Christmas trees, Santa Claus, reindeer, snow, nativity scenes, the star of Bethlehem. These are some of the most common signs and symbols for Christmas. But perhaps we should think about fish. No, not halibut or salmon! I am talking about the sign of the fish. You know the one. You see it on the backs of cars. Sometimes it shows up on a business logo.  While it is generally understood to be associated with Christianity, believe it or not, it really encapsulates the meaning of Christmas.

In the early church the sign of the fish was an important symbol. In Greek, the language of the early church, the word for fish is “IXOUS” (pronounced “ichthus”). It is the normal word for fish as recorded in the Gospels (cf. Matt. 7:10; 14:17; Mark 6:38, 41; Luke 5:6; 11:11; John 21:6, 8, 11). In short, the term became an acronym for four great truths of the faith.

“I” represents Iesous, which is translated “Jesus.” Luke recorded the words of the angel talking to Mary: “You will be with child and give birth to a son, and you are to give him the name Jesus” (Luke 1:31).

“X” portrays Xristos, which means “Christ.” Again Luke included the words of the angel spoken to the shepherds. In reference to the birth of Jesus the angel announced, “He is Christ the Lord” (2:11).

“O” represents theos, which is translated “God.” It is followed by “U,” which represents uios, “Son.” Taken together the title is understood as “Son of God.” Speaking to Mary the angel said, “So the holy one to be born will be called the Son of God” (1:35).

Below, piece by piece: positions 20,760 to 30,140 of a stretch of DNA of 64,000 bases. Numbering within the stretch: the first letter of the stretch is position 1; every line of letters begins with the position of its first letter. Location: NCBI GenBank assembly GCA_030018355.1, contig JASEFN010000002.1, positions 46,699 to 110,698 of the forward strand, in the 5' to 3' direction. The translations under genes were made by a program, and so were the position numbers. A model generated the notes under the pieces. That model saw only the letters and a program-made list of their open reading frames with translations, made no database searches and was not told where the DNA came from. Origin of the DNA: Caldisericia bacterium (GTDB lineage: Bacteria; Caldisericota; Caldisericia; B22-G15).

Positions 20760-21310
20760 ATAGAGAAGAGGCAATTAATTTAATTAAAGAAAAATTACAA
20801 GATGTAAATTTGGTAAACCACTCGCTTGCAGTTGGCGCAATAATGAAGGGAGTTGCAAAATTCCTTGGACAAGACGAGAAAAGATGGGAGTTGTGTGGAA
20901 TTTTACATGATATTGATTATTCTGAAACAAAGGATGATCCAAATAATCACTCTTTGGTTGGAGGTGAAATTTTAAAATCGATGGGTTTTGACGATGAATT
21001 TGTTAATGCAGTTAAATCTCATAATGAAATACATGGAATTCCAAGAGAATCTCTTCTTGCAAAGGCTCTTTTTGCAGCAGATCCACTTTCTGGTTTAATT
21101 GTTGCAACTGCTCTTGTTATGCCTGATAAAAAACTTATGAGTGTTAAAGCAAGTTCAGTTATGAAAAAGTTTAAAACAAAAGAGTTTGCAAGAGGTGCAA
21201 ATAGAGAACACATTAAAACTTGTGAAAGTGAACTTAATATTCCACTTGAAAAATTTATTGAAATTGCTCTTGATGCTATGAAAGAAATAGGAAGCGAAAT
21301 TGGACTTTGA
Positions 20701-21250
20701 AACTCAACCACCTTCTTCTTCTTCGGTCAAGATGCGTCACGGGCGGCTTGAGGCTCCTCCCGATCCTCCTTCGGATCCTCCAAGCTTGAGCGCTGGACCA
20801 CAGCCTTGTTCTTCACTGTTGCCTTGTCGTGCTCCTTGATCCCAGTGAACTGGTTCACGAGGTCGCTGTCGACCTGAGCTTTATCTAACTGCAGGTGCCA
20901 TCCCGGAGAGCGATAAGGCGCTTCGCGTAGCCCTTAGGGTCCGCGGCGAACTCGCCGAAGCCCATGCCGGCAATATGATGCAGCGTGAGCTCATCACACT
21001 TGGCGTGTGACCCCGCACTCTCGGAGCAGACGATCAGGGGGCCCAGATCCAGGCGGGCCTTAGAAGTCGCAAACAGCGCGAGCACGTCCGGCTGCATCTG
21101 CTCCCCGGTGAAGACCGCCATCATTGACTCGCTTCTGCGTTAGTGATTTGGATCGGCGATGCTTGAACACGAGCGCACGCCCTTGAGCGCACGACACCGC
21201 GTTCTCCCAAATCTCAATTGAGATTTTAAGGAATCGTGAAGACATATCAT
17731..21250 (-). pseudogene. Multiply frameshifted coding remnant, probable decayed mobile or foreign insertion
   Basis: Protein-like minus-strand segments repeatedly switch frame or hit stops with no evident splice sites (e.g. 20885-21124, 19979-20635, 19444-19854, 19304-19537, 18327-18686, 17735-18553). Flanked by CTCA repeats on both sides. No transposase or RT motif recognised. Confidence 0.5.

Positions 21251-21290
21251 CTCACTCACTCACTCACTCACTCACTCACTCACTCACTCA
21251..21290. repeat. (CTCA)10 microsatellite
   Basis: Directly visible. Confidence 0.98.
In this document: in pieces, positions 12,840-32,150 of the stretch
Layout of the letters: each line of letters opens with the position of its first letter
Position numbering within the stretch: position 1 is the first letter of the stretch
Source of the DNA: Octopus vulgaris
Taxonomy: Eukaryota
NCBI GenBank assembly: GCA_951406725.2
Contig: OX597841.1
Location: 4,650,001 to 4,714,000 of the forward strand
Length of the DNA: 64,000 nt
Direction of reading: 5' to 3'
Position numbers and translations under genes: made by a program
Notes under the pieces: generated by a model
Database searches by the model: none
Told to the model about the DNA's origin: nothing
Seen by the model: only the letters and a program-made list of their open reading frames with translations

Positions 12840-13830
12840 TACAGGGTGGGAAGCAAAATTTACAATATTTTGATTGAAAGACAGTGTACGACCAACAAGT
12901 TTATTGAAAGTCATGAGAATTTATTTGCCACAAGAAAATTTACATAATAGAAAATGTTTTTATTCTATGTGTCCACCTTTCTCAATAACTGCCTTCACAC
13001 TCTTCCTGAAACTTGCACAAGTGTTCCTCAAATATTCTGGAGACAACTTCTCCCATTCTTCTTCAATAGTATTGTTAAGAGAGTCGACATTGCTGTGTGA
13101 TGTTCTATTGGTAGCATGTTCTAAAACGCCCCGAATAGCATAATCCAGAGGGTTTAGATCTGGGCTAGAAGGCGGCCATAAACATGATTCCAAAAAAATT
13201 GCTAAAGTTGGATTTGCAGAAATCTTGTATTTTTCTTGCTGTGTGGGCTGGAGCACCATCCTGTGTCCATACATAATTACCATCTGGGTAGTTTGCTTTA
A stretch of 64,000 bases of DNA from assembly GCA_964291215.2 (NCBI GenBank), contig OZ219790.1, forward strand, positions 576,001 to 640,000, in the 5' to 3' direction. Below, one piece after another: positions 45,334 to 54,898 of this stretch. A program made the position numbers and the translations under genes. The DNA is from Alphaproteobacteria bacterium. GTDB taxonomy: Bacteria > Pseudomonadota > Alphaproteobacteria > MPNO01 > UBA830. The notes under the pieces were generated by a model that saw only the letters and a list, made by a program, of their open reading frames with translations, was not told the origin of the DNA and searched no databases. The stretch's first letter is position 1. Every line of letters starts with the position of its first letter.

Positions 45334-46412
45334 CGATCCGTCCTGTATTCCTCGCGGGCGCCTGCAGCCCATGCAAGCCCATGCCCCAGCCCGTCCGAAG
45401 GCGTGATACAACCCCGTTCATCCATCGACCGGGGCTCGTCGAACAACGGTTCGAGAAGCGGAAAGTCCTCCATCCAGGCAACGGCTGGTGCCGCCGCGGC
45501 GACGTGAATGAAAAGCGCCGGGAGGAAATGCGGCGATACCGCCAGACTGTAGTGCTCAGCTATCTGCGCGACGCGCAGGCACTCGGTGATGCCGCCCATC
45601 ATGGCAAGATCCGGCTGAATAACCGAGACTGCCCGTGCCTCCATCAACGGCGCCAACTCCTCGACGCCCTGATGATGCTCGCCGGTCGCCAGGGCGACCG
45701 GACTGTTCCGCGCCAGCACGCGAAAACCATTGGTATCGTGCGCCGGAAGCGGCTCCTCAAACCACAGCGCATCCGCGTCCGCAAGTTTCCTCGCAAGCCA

“S” identifies soter, which translates “Savior.” Remember the familiar words, “Today in the town of David a Savior has been born to you” (2:11)?

So what does all this mean?  It reminds us, as it did the early believers, that Jesus is the Christ, the very Son of God, and our Savior. As a perfect man, His name is “Jesus.” As the “Christ,” He is the anointed Messiah. As the “Son of God,” He is eternal. And as “Savior,” He is the one who redeems us from the penalty of sin and gives us eternal life through the power of His blood. 

So when you see the fish symbol, let it remind you that this is the season in which we celebrate the day when Jesus Christ, the very Son of God, came to be our Savior.   The fish is truly a symbol of the season—a sign of the time—Christmastime!

About the Contributors

Charles R. Swindoll

Charles R. Swindoll has devoted his life to the accurate, practical teaching and application of God’s Word and His grace. A pastor at heart, Chuck has served as the founder and senior pastor-teacher of Stonebriar Community Church in Frisco, Texas. His leadership as president and now Chancellor Emeritus of Dallas Theological Seminary has helped prepare and equip a new generation for ministry. Chuck and his wife Cynthia, have four grown children, ten grandchildren, and two great-grandchildren.